US7777250B2 (en) 2006-03-24 2010-08-17 Taiwan Semiconductor Manufacturing Company, Ltd. Lattice-mismatched semiconductor structures and related methods for device fabrication
US7799592B2 (en) 2006-09-27 2010-09-21 Taiwan Semiconductor Manufacturing Company, Ltd. Tri-gate field-effect transistors formed by aspect ratio trapping
US20100244135A1 (en) * 2009-03-27 2010-09-30 Oki Semiconductor Co., Ltd. Semiconductor device
US8237151B2 (en) 2009-01-09 2012-08-07 Taiwan Semiconductor Manufacturing Company, Ltd. Diode-based devices and methods for making the same
US8253211B2 (en) 2008-09-24 2012-08-28 Taiwan Semiconductor Manufacturing Company, Ltd. Semiconductor sensor structures with reduced dislocation defect densities
US8274097B2 (en) 2008-07-01 2012-09-25 Taiwan Semiconductor Manufacturing Company, Ltd. Reduction of edge effects from aspect ratio trapping
US8304805B2 (en) 2009-01-09 2012-11-06 Taiwan Semiconductor Manufacturing Company, Ltd. Semiconductor diodes fabricated by aspect ratio trapping with coalesced films
US8324660B2 (en) 2005-05-17 2012-12-04 Taiwan Semiconductor Manufacturing Company, Ltd. Lattice-mismatched semiconductor structures with reduced dislocation defect densities and related methods for device fabrication
US8329541B2 (en) 2007-06-15 2012-12-11 Taiwan Semiconductor Manufacturing Company, Ltd. InP-based transistor fabrication
US8344242B2 (en) 2007-09-07 2013-01-01 Taiwan Semiconductor Manufacturing Company, Ltd. Multi-junction solar cells
US8384196B2 (en) 2008-09-19 2013-02-26 Taiwan Semiconductor Manufacturing Company, Ltd. Formation of devices by epitaxial layer overgrowth
US8502263B2 (en) 2006-10-19 2013-08-06 Taiwan Semiconductor Manufacturing Company, Ltd. Light-emitter-based devices with lattice-mismatched semiconductor structures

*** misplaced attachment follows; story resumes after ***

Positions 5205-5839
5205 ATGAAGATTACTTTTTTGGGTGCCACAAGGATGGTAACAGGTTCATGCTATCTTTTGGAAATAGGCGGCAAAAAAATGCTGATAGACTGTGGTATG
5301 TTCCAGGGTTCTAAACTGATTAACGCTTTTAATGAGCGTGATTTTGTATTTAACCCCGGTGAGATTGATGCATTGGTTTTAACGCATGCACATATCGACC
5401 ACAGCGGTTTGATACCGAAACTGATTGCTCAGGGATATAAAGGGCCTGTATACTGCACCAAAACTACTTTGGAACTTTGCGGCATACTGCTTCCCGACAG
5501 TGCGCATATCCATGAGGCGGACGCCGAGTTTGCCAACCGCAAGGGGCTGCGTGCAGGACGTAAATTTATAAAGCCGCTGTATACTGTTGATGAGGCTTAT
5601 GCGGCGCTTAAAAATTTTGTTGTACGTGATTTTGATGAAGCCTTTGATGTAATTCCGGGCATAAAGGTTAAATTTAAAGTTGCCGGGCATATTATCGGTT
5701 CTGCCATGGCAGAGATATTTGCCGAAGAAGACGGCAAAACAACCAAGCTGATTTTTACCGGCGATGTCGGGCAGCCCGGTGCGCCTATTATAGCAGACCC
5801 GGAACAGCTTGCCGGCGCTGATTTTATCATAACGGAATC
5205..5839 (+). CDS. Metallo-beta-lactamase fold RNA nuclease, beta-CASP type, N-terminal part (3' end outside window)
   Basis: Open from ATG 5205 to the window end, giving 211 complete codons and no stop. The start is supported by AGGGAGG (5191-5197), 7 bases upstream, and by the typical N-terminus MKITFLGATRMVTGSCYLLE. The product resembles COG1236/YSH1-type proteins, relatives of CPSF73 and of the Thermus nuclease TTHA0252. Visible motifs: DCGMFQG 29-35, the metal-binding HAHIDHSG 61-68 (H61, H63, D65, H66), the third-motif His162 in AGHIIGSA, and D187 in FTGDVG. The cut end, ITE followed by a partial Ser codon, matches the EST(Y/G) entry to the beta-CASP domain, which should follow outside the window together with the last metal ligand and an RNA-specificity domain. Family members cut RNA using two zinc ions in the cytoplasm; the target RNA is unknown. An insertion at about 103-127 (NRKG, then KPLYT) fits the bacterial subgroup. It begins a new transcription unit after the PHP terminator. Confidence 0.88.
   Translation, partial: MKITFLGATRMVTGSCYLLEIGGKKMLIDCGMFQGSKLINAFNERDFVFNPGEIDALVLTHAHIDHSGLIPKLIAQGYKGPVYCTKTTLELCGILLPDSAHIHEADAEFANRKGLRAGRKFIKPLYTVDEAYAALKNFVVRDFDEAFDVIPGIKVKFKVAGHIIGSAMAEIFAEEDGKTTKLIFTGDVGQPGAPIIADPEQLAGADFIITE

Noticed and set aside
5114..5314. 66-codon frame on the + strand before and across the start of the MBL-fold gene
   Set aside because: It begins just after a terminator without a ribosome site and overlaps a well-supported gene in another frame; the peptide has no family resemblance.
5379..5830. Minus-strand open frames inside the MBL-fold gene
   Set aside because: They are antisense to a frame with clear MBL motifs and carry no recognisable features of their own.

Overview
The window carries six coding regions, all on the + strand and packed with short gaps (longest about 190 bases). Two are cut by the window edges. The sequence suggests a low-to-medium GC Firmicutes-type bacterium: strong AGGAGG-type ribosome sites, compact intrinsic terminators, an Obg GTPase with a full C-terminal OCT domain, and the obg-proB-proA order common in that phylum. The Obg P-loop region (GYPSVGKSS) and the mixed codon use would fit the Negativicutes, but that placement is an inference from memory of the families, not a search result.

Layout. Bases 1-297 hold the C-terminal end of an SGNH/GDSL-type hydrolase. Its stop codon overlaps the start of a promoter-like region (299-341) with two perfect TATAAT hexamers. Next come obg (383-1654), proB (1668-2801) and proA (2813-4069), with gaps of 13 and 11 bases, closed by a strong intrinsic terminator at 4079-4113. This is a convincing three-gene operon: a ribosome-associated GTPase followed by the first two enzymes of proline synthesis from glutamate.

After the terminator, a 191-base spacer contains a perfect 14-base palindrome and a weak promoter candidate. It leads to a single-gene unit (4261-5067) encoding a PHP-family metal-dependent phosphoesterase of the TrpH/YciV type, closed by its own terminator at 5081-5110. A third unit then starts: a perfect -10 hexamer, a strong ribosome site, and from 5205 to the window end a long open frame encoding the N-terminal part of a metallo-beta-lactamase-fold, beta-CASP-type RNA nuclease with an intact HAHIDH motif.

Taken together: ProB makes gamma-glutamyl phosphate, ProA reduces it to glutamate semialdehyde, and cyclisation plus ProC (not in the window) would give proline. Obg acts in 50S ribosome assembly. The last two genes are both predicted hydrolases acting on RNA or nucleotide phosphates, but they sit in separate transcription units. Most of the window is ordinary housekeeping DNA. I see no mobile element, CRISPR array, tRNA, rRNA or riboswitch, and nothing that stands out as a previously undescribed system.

US8624103B2 (en) 2007-04-09 2014-01-07 Taiwan Semiconductor Manufacturing Company, Ltd. Nitride-based multi-junction solar cell modules and methods for making the same
US8629446B2 (en) 2009-04-02 2014-01-14 Taiwan Semiconductor Manufacturing Company, Ltd. Devices formed from a non-polar plane of a crystalline material and method of making the same
US8822248B2 (en) 2008-06-03 2014-09-02 Taiwan Semiconductor Manufacturing Company, Ltd. Epitaxial growth of crystalline material
US8981427B2 (en) 2008-07-15 2015-03-17 Taiwan Semiconductor Manufacturing Company, Ltd. Polishing of small composite semiconductor materials
US9153645B2 (en) 2005-05-17 2015-10-06 Taiwan Semiconductor Manufacturing Company, Ltd. Lattice-mismatched semiconductor structures with reduced dislocation defect densities and related methods for device fabrication
US9508890B2 (en) 2007-04-09 2016-11-29 Taiwan Semiconductor Manufacturing Company, Ltd. Photovoltaics on silicon
US9984872B2 (en) 2008-09-19 2018-05-29 Taiwan Semiconductor Manufacturing Company, Ltd. Fabrication and structures of crystalline material

Families Citing this family (14)

* Cited by examiner, † Cited by third party
Publication number Priority date Publication date Assignee Title
US6787422B2 (en) * 2001-01-08 2004-09-07 Chartered Semiconductor Manufacturing Ltd. Method of body contact for SOI mosfet
US20040206999A1 (en) * 2002-05-09 2004-10-21 Impinj, Inc., A Delaware Corporation Metal dielectric semiconductor floating gate variable capacitor
JP4136452B2 (en) * 2002-05-23 2008-08-20 株式会社ルネサステクノロジ Semiconductor device and manufacturing method thereof
US20050116290A1 (en) 2003-12-02 2005-06-02 De Souza Joel P. Planar substrate with selected semiconductor crystal orientations formed by localized amorphization and recrystallization of stacked template layers
US7187000B2 (en) * 2005-03-16 2007-03-06 Taiwan Semiconductor Manufacturing Company, Inc. High performance tunneling-biased MOSFET and a process for its manufacture
CN100463178C (en) 2005-06-23 2009-02-18 精工爱普生株式会社 Semiconductor device and boosting circuit
JP4175393B2 (en) 2005-06-23 2008-11-05 セイコーエプソン株式会社 The semiconductor device and the step-up circuit
US20070054467A1 (en) * 2005-09-07 2007-03-08 Amberwave Systems Corporation Methods for integrating lattice-mismatched semiconductor structure on insulators
US7638842B2 (en) * 2005-09-07 2009-12-29 Amberwave Systems Corporation Lattice-mismatched semiconductor structures on insulators
JP2007335648A (en) * 2006-06-15 2007-12-27 Toppan Printing Co Ltd D/a converter
US7777271B1 (en) * 2006-09-01 2010-08-17 National Semiconductor Corporation System and method for providing low cost high endurance low voltage electrically erasable programmable read only memory
US20090057742A1 (en) * 2007-08-30 2009-03-05 Sungjae Lee Cmos varactor